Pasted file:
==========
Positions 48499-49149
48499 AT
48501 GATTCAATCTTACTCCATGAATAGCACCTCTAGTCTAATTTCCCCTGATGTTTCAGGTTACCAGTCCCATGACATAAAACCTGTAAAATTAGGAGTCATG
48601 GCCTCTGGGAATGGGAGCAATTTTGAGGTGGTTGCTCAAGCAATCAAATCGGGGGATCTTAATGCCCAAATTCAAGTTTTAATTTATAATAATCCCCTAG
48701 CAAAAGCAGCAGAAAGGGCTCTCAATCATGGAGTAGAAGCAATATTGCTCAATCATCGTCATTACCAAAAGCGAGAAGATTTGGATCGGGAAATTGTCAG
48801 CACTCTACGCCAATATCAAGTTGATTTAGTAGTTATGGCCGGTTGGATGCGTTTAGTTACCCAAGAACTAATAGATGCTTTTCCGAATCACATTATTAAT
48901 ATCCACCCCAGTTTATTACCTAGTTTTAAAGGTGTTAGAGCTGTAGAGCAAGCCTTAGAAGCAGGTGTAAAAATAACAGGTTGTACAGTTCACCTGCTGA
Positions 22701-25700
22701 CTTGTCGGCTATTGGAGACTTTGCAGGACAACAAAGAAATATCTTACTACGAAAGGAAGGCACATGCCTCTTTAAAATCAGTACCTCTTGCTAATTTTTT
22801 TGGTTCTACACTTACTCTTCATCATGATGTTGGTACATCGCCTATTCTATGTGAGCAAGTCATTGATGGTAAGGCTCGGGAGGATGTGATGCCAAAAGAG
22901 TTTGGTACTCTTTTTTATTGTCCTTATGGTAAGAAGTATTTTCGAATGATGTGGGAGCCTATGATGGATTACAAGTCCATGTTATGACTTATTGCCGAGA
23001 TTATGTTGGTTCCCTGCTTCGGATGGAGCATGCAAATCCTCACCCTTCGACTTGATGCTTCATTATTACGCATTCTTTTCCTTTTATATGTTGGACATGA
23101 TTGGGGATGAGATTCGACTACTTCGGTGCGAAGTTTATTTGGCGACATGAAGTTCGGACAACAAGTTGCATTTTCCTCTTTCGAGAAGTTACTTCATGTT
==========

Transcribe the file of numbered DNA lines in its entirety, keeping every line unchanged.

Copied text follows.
Positions 48499-49149
48499 AT
48501 GATTCAATCTTACTCCATGAATAGCACCTCTAGTCTAATTTCCCCTGATGTTTCAGGTTACCAGTCCCATGACATAAAACCTGTAAAATTAGGAGTCATG
48601 GCCTCTGGGAATGGGAGCAATTTTGAGGTGGTTGCTCAAGCAATCAAATCGGGGGATCTTAATGCCCAAATTCAAGTTTTAATTTATAATAATCCCCTAG
48701 CAAAAGCAGCAGAAAGGGCTCTCAATCATGGAGTAGAAGCAATATTGCTCAATCATCGTCATTACCAAAAGCGAGAAGATTTGGATCGGGAAATTGTCAG
48801 CACTCTACGCCAATATCAAGTTGATTTAGTAGTTATGGCCGGTTGGATGCGTTTAGTTACCCAAGAACTAATAGATGCTTTTCCGAATCACATTATTAAT
48901 ATCCACCCCAGTTTATTACCTAGTTTTAAAGGTGTTAGAGCTGTAGAGCAAGCCTTAGAAGCAGGTGTAAAAATAACAGGTTGTACAGTTCACCTGCTGA
Positions 22701-25700
22701 CTTGTCGGCTATTGGAGACTTTGCAGGACAACAAAGAAATATCTTACTACGAAAGGAAGGCACATGCCTCTTTAAAATCAGTACCTCTTGCTAATTTTTT
22801 TGGTTCTACACTTACTCTTCATCATGATGTTGGTACATCGCCTATTCTATGTGAGCAAGTCATTGATGGTAAGGCTCGGGAGGATGTGATGCCAAAAGAG
22901 TTTGGTACTCTTTTTTATTGTCCTTATGGTAAGAAGTATTTTCGAATGATGTGGGAGCCTATGATGGATTACAAGTCCATGTTATGACTTATTGCCGAGA
23001 TTATGTTGGTTCCCTGCTTCGGATGGAGCATGCAAATCCTCACCCTTCGACTTGATGCTTCATTATTACGCATTCTTTTCCTTTTATATGTTGGACATGA
23101 TTGGGGATGAGATTCGACTACTTCGGTGCGAAGTTTATTTGGCGACATGAAGTTCGGACAACAAGTTGCATTTTCCTCTTTCGAGAAGTTACTTCATGTT